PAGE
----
Beijing is looking to the west to provide professional aged care management. Criticism has risen in the past years over the management of state managed facilities and the central government had to reiterate rules on the issue and warned against embezzlement and ill management.
    In 2001, China’s Ministry of Civil Affairs launched the “Starlight Project” to build community-based service for elderly people. After a total investment of US$602,000,000 20,000 community care facilities have been established in over 600 cities.
    “China has the largest senior housing demand of any country in the world. Skilled Nursing Facilities (Nursing Homes) are a new concept to China with the very first private Nursing Home established in 1996, just 11 years ago.” says Tucson Dunn, Chief Executive Officer of Silver Age International, China’s first American-backed senior care company.
    During the past two years, Mr. Dunn and a team of Chinese and American healthcare researchers have investigated China’s aged-care phenomena.
    “What we found was astounding. We surveyed a large sample group of middle-class Chinese, asking them where would they send a parent for long term “skilled nursing” care. 88% of those surveyed said they would place their elderly relative in hospital for long term care,” says Mr. Dunn
    Based on this finding, Mr. Dunn led his team into the major hospitals of Beijing and Shanghai to validate the survey results. “A key indicator we found straightaway was excessive lengths of stay in hospital. In Shanghai, for example, the average length of stay in hospital is 22 days as compared to the USA standard of 5 days. We found that 48 percent of the hospital beds were filled with long stay patients over the age of 75. In each case, the top 10 hospitals in each city had long waiting lists for admissions.” stated Mr. Dunn.
    Mr. Dunn and his investors believe the Senior Care industry in China will boom as demand continues to sky rocket. “We want to blend best practices from the west with Chinese culture to create a model for China’s senior care industry.
    Source: Howard Sun, China Healthcare International

  2. I agree with Jim. Harbour Hospital is indeed government funded and has a very long history of problems. Mr Moore conveniently left this fact out of his movie. He made it seem that all American hospitals are bad and that other healthcare systems work well. Moore has not presented the complete story about the other systems (None are as perfect as Moore has reported). I’ve actually had Canadian nurses in response to “Sicko” tell me how terrible the American healthcare system is, but these nurses usually have not even worked in the US. Often they have very little experience outside the Canadian system. As a Canadian, I find Mr. Moore’s deceit offensive.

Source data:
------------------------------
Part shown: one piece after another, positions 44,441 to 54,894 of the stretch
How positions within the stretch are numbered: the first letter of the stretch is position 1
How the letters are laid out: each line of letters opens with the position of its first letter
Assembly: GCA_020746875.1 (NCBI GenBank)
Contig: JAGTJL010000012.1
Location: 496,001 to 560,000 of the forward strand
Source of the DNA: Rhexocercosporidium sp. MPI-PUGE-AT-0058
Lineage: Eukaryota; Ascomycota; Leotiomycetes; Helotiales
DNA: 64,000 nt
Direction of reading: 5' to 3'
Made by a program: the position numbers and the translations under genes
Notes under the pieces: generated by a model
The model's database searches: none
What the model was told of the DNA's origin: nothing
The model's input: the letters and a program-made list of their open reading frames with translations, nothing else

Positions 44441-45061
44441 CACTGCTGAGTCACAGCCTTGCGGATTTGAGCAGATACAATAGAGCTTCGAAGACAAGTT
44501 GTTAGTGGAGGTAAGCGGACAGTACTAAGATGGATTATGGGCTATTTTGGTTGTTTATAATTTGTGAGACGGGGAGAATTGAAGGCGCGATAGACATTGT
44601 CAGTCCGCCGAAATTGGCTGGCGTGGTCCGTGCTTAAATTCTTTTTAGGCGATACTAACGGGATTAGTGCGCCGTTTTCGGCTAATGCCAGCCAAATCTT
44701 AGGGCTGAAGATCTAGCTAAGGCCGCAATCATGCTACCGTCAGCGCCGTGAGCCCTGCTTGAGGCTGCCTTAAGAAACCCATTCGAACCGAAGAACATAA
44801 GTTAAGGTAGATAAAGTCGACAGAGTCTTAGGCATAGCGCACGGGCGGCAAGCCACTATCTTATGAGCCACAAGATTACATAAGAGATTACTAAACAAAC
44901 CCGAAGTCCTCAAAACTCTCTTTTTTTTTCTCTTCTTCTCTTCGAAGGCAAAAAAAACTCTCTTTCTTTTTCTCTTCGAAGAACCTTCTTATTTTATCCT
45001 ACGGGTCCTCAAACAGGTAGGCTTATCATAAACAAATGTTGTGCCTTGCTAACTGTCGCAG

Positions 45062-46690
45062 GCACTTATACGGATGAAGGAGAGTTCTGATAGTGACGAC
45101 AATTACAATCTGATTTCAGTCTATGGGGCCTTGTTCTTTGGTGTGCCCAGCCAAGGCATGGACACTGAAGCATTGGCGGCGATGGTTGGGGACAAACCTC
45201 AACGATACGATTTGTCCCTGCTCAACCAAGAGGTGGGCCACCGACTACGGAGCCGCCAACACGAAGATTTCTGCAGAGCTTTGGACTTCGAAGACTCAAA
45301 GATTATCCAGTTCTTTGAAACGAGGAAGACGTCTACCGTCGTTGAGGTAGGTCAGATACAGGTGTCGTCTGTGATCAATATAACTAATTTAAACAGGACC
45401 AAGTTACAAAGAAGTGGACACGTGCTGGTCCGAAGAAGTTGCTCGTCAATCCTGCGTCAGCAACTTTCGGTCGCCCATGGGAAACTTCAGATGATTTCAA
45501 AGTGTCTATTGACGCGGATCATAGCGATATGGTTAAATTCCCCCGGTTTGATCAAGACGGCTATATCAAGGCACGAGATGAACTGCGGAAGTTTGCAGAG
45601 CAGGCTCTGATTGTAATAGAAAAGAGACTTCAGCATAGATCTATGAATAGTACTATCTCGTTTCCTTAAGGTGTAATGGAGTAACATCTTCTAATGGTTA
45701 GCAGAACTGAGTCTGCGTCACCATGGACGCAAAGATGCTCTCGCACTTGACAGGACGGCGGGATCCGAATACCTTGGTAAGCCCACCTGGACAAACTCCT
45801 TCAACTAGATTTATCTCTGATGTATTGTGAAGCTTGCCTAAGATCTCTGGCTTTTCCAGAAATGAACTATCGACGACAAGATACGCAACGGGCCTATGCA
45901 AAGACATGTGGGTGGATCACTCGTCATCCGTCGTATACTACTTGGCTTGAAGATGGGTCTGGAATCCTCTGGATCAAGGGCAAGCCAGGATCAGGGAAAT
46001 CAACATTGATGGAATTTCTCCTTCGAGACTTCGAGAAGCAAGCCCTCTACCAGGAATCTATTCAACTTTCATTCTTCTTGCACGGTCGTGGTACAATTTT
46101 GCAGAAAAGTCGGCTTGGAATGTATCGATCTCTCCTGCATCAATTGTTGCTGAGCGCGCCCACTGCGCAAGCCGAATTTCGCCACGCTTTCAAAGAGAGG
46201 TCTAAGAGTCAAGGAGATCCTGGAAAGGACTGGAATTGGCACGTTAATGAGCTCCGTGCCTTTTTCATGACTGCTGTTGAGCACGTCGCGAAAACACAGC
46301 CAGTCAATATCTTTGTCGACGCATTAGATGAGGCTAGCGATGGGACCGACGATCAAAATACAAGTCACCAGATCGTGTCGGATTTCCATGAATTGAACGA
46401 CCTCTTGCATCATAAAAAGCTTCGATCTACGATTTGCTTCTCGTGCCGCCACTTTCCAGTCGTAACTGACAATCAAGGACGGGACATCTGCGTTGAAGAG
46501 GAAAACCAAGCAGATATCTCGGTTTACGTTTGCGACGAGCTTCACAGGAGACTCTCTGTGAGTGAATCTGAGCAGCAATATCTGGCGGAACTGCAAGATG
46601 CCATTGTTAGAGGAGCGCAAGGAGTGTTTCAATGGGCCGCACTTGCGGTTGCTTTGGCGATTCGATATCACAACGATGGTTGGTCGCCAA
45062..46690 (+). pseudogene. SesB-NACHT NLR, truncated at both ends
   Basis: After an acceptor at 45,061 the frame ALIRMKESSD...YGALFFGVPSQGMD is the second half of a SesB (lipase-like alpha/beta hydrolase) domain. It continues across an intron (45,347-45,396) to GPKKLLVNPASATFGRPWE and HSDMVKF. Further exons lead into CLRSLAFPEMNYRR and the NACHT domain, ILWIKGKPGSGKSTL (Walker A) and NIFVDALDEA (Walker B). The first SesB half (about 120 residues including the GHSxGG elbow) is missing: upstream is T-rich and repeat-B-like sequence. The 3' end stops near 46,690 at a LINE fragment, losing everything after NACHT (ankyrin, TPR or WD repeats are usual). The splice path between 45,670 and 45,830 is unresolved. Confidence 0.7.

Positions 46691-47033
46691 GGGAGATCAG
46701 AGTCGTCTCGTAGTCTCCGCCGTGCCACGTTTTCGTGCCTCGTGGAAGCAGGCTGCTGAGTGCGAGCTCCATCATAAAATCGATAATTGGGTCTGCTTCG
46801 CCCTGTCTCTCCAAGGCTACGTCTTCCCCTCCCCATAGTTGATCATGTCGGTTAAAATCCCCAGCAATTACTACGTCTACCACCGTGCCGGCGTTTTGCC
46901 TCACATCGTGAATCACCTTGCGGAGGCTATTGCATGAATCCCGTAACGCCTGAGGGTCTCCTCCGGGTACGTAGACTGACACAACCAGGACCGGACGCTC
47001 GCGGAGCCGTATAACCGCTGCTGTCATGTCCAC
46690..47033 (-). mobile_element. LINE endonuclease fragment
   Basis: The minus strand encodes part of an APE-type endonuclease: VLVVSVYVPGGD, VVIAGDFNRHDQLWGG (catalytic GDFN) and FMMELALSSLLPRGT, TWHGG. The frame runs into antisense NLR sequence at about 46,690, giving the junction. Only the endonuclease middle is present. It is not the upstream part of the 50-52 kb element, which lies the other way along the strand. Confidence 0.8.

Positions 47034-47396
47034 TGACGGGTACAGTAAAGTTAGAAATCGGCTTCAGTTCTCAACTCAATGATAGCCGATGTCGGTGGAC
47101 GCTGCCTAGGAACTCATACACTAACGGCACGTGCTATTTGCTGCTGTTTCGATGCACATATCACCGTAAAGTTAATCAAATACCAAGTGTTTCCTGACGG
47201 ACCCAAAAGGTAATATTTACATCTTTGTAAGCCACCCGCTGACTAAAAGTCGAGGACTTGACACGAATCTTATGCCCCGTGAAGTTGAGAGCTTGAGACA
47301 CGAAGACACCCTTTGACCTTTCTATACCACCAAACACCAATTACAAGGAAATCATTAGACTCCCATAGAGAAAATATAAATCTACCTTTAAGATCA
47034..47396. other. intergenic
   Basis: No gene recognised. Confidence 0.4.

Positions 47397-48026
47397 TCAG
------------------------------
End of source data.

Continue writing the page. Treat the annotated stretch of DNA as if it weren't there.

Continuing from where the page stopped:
My life was saved at Sutter Hospital in Sacramento where I received exceptional care for a severe asthma attack (status asthmatics). I was a very ill young woman (only 18 at the time) when my family took me to Sutter. As a Canadian I’ll be forever thankful to all the physicians, nurses, respiratory therapists, and others at Sutter that were involved in my care. They were amazing and the care received was top-notch. I believe that Sutter is a non-profit hospital.

  3. “woman was left to die on the floor of the emergency department waiting room while nurses ignored her, and cleaning staff swept up around her”
    In the brave new world, the cleaning crew would administer first aid until the resident coffee break was over.

  4. Sir: that hospital was run by government. Did it ever dawn on you that if government ran all U.S. health care operations, the same thing would be repeated? You and Mr. Michael Moore ought to think more carefully — the public does.